I’m sure almost no one remembers this, but ten years ago today on September 7, 1996, I got married. Being 34 years old now, I feel somewhat younger, when I realize that I got married 10 years ago. It didn’t last 10 years, of course, but with my memory for dates and events, and with a diary that goes back more than 10 years, I couldn’t resist mentioning it here. I went back to my diary and read the entry for that day. There were a few things that I forgot. For instance, I forgot that our first song was “Smoke Gets In Your Eyes”. But I remembered that our last song was, predictably, “Last Dance”. We were married outdoors at Calamigos Ranch in Malibu, California on a beautiful Saturday. In my diary I noted, “there were more bugs flying around than I remember any time before.” I also noted that “the biggest problem we had all day was with the tuxedos. My tux was missing a suspender clip, Dad’s tux had the wrong pants… Rich’s tux was missing a zipper on his pants…”
Tawnya and I have been divorced for several years now although we have remained friends. I find it amusing that people sometimes pretend past relationships (even long ones–Tawnya and I were together for a total of 14 years) never existed. They perform some kind of mental reconstruction of the past. My diary won’t allow me to do that, of course. But I wouldn’t want to. History is what it is. And to distort it or ignore it only does harm to yourself. “Forget the past” is a silly phrase. The past is where our experience comes from, good or bad. To me, hiding it or pretending it doesn’t exist smacks of shame. I don’t think either of us have anything to be ashamed of. The relationship ran it’s natural course. There were good times, and there were tough times. C’est la vive.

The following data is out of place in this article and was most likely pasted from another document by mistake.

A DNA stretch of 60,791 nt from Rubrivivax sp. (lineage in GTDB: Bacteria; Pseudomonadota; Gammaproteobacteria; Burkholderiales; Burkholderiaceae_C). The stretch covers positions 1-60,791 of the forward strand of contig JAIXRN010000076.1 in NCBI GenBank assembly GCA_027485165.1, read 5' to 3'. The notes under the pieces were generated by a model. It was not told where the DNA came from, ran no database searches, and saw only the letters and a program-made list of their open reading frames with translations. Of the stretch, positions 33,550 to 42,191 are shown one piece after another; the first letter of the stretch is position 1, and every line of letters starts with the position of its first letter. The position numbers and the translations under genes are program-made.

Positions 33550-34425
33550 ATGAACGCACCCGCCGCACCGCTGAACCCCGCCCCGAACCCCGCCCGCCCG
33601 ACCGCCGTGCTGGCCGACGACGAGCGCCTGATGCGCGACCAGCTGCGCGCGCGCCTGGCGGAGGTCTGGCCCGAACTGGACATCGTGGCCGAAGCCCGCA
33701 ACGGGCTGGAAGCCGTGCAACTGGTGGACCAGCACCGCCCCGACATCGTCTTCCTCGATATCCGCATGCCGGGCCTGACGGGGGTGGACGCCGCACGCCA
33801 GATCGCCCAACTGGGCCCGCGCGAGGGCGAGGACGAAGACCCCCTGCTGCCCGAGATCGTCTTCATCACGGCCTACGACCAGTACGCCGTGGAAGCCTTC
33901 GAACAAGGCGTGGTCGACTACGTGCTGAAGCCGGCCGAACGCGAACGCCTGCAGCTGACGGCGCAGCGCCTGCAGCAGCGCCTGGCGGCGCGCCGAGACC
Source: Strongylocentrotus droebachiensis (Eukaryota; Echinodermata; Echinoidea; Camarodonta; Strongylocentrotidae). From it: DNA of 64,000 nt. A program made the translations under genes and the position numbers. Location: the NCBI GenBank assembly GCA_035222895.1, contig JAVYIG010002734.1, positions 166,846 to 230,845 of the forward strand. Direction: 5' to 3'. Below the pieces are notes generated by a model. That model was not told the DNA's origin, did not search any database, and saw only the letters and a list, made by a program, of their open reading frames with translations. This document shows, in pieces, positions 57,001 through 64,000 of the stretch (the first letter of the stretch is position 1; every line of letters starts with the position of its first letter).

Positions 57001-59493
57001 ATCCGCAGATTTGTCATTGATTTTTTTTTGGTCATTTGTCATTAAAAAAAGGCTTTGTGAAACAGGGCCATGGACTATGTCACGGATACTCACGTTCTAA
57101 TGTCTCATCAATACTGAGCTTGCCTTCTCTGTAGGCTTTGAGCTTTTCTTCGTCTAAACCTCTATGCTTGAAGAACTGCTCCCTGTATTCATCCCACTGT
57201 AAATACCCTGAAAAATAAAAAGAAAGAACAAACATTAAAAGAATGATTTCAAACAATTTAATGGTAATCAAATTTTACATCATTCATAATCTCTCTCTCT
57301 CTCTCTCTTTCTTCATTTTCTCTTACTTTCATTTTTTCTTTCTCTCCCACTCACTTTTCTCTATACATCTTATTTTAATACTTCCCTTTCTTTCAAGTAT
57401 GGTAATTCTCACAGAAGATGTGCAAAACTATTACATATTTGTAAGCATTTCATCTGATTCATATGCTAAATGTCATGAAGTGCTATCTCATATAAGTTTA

After Grandpa died, someone at his memorial told me that he always felt that we got married too young. This surprised me. He had never said a word to me about this. But really, what is too young? We were both 24 years old at the time, which seems young now, but reading through my diary for the months surrounding the wedding, I sound just as mature as I feel I am now (that may not be saying much). I won’t say that I question the value of society pushing the notion of “life long” relationships completely. But it seems to me that some relationships have a course that they run; sometimes that course lasts decades and other times, it lasts months and there is no blame one way or the other. (My friend Jim always jokes about his marriage to his first wife, which, as he puts it, “lasted less than a baseball season.”) I think we put a lot of pressure on people to “keep it together” when the circumstances are more or less arbitrary. Of course, when kids are involved, the situation is more difficult. My grandparents were married 54 years and my parents have been married just about 40 years. For a long time after Tawnya and I divorced, I felt like a failure because I compared myself to these standards. I now realize that neither of us were failures. We did the best we could. The hourglass that was our relationship simply had less sand than others. It ran dry sooner. Every hourglass is different.
Incidentally, we were married on September 7, 1996 because it was the anniversary of our first date, seven years before, on September 7, 1989, when we went to the movies to see the terrible movie, Millennium starring Kris Kristopherson. What were we thinking!
On a lighter note, in going through my diary for this entry, I came across an entry from September 9, 1996, when was our first night on the cruise ship for our honeymoon. The first line of that day reminded me something I completely forgot about: “11:11 PM. I’ve had 2 full glasses of champagne so if my writing seems messy, well, that’s why.” I would have sworn that, until a year ago or so, I hadn’t touched alcohol of any kind since college. I guess I was wrong.